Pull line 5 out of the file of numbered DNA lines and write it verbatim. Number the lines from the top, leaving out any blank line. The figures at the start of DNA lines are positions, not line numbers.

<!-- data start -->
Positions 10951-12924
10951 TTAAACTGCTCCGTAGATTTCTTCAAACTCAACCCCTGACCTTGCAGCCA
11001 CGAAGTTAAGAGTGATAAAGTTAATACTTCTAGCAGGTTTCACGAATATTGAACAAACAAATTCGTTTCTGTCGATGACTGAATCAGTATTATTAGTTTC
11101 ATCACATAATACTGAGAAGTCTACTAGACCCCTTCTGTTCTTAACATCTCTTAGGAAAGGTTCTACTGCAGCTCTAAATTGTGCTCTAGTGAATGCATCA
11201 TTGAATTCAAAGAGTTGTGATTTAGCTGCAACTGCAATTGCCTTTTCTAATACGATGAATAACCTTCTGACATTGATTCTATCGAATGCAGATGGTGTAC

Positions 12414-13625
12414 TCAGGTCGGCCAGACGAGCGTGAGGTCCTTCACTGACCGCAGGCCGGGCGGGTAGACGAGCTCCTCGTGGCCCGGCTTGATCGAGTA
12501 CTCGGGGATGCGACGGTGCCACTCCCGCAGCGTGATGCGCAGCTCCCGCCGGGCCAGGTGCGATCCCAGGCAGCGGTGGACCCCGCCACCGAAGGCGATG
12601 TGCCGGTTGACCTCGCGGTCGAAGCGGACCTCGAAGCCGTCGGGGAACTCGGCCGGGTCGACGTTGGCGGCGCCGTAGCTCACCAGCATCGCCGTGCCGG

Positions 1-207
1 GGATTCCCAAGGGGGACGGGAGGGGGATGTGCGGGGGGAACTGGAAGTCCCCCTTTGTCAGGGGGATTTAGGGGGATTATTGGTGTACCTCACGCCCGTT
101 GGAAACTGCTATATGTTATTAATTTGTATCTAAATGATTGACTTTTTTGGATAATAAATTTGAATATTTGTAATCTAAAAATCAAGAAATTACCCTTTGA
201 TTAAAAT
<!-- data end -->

11201 TTGAATTCAAAGAGTTGTGATTTAGCTGCAACTGCAATTGCCTTTTCTAATACGATGAATAACCTTCTGACATTGATTCTATCGAATGCAGATGGTGTAC